I have 5 days sobriety and went to my second AA meeting tonight...needless to say I wanted to know more about sobriety and people who have gone through it...as if my own personal battle isn't enough...I suppose misery loves company...so I googled sobriety and after a few link hit and misses I clicked on yours and was instantly drawn to your writing...as I scolled down reading your beautiful words I realized OMG she's human...you helped me realize how precious and fragile this gift of sobriety is...I am 25 and want nothing more than a "normal" life...I want to be able to go out and have a few drinks with the girls or come home from a hard day of work and drink a cold beer...unfortunately I can't do that...as so many people out there I am an Alcoholic and an Addict...I pray for your peace and strength to continue with your journey down this oh so very long and trecherous journey towards recovery...today you gave a gift of hope...unbeknownest to you that thousands of miles away an aching and tormented soul searched on google for an answer to her need for sobriety...thank you sobriety girl...thank you Kim for helping me take it "one day at a time".

Jay said...

Wow Kim. I had no idea of your accomplishments. Some friend huh? I guess things got a little out of control their at the end.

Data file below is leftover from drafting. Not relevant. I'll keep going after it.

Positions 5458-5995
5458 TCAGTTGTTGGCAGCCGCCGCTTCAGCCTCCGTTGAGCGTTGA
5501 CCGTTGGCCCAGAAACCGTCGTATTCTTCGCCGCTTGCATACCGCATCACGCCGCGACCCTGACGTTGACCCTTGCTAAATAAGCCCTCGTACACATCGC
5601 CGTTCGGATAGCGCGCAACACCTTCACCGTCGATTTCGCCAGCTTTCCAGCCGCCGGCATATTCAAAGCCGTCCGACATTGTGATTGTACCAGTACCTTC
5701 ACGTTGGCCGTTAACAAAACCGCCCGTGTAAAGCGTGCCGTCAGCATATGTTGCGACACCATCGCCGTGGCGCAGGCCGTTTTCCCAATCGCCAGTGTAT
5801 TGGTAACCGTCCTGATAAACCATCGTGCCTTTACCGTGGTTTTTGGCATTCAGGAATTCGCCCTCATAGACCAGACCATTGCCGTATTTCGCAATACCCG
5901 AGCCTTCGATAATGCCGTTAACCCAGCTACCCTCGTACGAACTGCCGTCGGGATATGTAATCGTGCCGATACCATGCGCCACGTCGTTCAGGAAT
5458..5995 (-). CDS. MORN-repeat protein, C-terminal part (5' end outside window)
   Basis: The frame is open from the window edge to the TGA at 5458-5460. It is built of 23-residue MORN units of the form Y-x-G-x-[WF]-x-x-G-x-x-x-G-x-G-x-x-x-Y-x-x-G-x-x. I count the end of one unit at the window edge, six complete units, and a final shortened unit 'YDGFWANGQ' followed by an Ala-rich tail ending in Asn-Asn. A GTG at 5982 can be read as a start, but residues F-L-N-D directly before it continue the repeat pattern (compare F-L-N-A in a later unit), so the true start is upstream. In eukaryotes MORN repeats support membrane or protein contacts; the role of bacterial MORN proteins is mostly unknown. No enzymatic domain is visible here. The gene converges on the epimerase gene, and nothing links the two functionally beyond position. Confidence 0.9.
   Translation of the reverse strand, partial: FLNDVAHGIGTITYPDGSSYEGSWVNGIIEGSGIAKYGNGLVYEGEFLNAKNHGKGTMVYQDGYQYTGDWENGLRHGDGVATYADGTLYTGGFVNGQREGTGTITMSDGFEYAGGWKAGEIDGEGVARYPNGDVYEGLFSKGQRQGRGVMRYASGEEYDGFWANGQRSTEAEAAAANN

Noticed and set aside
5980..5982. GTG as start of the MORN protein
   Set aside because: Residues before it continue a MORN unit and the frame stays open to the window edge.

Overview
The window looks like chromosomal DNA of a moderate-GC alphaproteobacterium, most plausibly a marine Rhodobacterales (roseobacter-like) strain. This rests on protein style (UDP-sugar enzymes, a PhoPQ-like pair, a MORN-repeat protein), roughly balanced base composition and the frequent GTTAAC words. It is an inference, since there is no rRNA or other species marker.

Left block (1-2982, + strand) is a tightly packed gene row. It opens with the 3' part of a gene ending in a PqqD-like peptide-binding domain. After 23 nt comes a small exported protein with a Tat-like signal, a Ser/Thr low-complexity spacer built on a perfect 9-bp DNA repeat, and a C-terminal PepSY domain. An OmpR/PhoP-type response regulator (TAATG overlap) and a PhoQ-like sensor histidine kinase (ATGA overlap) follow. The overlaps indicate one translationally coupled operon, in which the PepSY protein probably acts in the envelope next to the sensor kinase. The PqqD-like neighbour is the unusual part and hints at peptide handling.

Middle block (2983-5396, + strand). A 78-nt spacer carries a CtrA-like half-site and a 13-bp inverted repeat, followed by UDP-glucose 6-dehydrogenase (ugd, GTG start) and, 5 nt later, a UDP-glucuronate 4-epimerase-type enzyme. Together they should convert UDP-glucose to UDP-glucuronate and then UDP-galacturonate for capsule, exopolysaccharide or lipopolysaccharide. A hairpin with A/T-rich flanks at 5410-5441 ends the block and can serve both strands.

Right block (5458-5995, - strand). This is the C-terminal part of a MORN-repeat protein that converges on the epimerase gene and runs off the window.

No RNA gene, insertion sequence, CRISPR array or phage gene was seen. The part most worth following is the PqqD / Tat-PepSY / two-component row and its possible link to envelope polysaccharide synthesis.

I have been sober just over 8 1/2 years. I quit on my 27th birthday. I was a mess and I couldn't take it anymore. Made college look like a controlled environment.
But I quit. Right then and there. I counted the days and weeks for a long time. I've contemplated the very decision you made that your struggling with. It isn't easy. But it's a better life and I know it. You are right though. We aren't normal. But, you are not the "normal" type. I'm not either. I have spent my entire life avoiding normal and your soul and spirit should not be trapped in "normal".
Be you. Just be sober. Youk quit. That's all. Nothing else.
What did I say to myself when I quit? I realized my life was too hard to figure out when everything was viewed through a prism of whether or not I would be drunk or hungover. It was too damn complicated. For all the difficulties that the desire to drink confronts me, I find total peace in not drinking.